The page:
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September 30, 2020

Gov't losing potential USD 10.5M a year

Cyprus gambling authority to review Opap agreement

Cyprus gambling authority to review Opap agreement
The National Betting Authority (EAS) is in the process of blocking some 2,500 online gambling websites MPs heard on Monday. The EAS was taking part in the House finance committee’s meeting which focused on a series of bills on betting and games of chanc
Cyprus | 11/29/2016

The National Betting Authority (EAS) is in the process of blocking some 2,500 online gambling websites MPs heard on Monday. The EAS was taking part in the House finance committee’s meeting which focused on a series of bills on betting and games of chance.

A

s online casinos are forbidden in Cyprus the EAS told MPs, it is in the process of blocking more than 2,500 websites that offer such games.

The committee also discussed, as part of the bill on the games of chance, the review of the interstate agreement with Greece which gives betting giant Opap a monopoly on lottery number games in Cyprus, as according to the auditor-general, the government loses around €1m per month.

Under the current arrangement – renewed in 2003 – Opap in Cyprus pays some €10m in taxes – meaning the state is currently losing out on potential additional tax revenues of €10 m a year, the auditor-general said last week.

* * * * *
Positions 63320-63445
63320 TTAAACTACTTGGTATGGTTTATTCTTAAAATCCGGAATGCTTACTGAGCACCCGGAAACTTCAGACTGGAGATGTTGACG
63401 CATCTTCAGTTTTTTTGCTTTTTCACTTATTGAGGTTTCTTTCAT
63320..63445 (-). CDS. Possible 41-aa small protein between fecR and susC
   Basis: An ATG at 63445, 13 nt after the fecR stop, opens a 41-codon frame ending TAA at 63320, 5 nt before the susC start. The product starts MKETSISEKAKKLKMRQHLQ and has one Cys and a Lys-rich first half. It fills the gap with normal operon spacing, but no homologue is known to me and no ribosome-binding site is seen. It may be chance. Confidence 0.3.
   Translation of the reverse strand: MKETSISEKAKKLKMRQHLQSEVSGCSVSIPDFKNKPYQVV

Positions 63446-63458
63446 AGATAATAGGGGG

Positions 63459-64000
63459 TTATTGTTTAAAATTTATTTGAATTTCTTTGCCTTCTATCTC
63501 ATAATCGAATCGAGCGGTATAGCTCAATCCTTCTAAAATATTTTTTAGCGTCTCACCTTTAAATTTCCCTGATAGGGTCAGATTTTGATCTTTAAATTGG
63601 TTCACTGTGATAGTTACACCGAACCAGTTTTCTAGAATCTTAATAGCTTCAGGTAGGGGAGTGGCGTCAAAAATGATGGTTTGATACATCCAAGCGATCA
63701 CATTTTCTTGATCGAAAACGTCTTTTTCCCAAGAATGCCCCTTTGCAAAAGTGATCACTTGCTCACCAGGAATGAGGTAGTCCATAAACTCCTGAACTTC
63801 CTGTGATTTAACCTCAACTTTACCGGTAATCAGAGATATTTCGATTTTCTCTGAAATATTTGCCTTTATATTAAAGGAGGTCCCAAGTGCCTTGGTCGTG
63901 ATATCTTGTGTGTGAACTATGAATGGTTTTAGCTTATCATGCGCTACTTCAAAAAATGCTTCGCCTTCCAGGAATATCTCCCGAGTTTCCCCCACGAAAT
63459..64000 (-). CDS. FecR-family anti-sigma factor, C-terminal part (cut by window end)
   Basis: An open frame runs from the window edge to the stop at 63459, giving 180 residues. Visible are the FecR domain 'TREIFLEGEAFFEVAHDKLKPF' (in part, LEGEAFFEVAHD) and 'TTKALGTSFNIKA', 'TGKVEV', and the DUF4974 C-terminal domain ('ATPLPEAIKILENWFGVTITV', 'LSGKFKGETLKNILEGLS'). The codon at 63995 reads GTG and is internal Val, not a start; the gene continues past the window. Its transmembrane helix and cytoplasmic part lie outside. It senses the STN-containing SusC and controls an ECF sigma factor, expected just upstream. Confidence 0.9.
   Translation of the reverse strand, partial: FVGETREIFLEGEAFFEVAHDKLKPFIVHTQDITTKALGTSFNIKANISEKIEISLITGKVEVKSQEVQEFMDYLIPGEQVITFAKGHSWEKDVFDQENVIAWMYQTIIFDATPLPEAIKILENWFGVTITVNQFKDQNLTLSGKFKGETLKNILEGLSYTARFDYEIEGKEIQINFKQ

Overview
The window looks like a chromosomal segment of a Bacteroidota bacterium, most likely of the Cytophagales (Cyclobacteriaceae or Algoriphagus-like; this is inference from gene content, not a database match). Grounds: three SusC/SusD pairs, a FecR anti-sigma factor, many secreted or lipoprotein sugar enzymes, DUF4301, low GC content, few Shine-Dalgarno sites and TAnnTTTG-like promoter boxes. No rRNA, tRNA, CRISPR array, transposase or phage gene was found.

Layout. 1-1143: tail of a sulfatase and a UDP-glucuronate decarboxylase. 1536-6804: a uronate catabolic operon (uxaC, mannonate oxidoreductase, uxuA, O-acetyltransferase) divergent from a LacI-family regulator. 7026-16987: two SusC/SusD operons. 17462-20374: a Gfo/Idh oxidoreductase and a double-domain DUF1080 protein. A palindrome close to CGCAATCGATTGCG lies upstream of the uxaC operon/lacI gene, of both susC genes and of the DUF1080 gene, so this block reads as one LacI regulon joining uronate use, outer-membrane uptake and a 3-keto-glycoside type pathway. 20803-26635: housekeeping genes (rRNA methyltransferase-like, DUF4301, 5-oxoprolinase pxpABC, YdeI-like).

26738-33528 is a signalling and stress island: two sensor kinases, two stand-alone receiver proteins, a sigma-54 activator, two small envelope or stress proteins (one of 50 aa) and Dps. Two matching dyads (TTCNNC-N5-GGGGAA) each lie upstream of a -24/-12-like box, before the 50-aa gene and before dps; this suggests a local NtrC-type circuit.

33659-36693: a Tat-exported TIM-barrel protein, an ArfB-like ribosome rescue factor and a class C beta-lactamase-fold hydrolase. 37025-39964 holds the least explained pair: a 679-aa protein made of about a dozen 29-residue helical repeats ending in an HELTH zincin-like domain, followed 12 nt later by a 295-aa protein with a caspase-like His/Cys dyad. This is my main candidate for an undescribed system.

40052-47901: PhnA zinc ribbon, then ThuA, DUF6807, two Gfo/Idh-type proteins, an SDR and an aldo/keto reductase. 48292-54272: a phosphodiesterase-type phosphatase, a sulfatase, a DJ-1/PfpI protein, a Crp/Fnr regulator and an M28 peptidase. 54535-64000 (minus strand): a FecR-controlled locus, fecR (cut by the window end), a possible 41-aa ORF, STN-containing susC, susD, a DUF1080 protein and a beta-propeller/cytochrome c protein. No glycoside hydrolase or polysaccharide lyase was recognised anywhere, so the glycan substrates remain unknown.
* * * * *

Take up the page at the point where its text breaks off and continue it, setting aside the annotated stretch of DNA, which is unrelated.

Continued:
In May 2014, Cyprus moved to withdraw from the interstate agreement with Greece, and requested a year to prepare legislation regulating the lottery market, but it subsequently reversed its decision to terminate the agreement

A bill that had in the meantime been prepared was scrapped, and more recently the finance ministry completed another piece of legislation that has been submitted to the House for consideration.

The new bill provides for the exclusive rights to be granted to a single provider to operate specific ‘lottery games’ in Cyprus for a specific period of time and under specific conditions.

It further stipulates that the provider must pay the state 24 per cent tax on its gross profits (by comparison, Opap pays 30 per cent tax in Greece), or at least €20 million per year, depending on which is greater.

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